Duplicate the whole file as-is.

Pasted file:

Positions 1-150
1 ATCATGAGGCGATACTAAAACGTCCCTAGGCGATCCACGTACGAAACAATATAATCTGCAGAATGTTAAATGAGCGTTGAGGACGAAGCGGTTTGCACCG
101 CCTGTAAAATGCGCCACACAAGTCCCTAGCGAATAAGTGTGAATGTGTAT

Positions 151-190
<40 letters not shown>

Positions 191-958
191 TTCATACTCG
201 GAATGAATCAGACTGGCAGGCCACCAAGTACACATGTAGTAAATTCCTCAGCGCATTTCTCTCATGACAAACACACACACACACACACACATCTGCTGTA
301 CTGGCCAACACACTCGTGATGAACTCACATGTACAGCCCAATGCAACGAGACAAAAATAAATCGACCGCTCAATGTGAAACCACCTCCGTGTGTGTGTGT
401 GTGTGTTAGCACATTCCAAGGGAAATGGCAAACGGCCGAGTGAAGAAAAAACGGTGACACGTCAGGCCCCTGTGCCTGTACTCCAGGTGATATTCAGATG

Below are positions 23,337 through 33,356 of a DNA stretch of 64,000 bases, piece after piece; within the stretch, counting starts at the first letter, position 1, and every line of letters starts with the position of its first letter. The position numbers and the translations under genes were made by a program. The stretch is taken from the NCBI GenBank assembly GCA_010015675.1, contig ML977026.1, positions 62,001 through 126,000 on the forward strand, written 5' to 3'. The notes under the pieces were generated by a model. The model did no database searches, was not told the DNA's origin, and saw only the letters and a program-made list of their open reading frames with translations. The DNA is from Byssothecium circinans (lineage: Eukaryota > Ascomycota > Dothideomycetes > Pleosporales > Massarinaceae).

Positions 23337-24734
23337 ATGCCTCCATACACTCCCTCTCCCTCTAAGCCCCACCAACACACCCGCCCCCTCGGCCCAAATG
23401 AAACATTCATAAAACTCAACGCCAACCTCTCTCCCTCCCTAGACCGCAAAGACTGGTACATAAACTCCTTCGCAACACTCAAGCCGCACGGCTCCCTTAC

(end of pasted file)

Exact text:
Positions 1-150
1 ATCATGAGGCGATACTAAAACGTCCCTAGGCGATCCACGTACGAAACAATATAATCTGCAGAATGTTAAATGAGCGTTGAGGACGAAGCGGTTTGCACCG
101 CCTGTAAAATGCGCCACACAAGTCCCTAGCGAATAAGTGTGAATGTGTAT

Positions 151-190
<40 letters not shown>

Positions 191-958
191 TTCATACTCG
201 GAATGAATCAGACTGGCAGGCCACCAAGTACACATGTAGTAAATTCCTCAGCGCATTTCTCTCATGACAAACACACACACACACACACACATCTGCTGTA
301 CTGGCCAACACACTCGTGATGAACTCACATGTACAGCCCAATGCAACGAGACAAAAATAAATCGACCGCTCAATGTGAAACCACCTCCGTGTGTGTGTGT
401 GTGTGTTAGCACATTCCAAGGGAAATGGCAAACGGCCGAGTGAAGAAAAAACGGTGACACGTCAGGCCCCTGTGCCTGTACTCCAGGTGATATTCAGATG

Below are positions 23,337 through 33,356 of a DNA stretch of 64,000 bases, piece after piece; within the stretch, counting starts at the first letter, position 1, and every line of letters starts with the position of its first letter. The position numbers and the translations under genes were made by a program. The stretch is taken from the NCBI GenBank assembly GCA_010015675.1, contig ML977026.1, positions 62,001 through 126,000 on the forward strand, written 5' to 3'. The notes under the pieces were generated by a model. The model did no database searches, was not told the DNA's origin, and saw only the letters and a program-made list of their open reading frames with translations. The DNA is from Byssothecium circinans (lineage: Eukaryota > Ascomycota > Dothideomycetes > Pleosporales > Massarinaceae).

Positions 23337-24734
23337 ATGCCTCCATACACTCCCTCTCCCTCTAAGCCCCACCAACACACCCGCCCCCTCGGCCCAAATG
23401 AAACATTCATAAAACTCAACGCCAACCTCTCTCCCTCCCTAGACCGCAAAGACTGGTACATAAACTCCTTCGCAACACTCAAGCCGCACGGCTCCCTTAC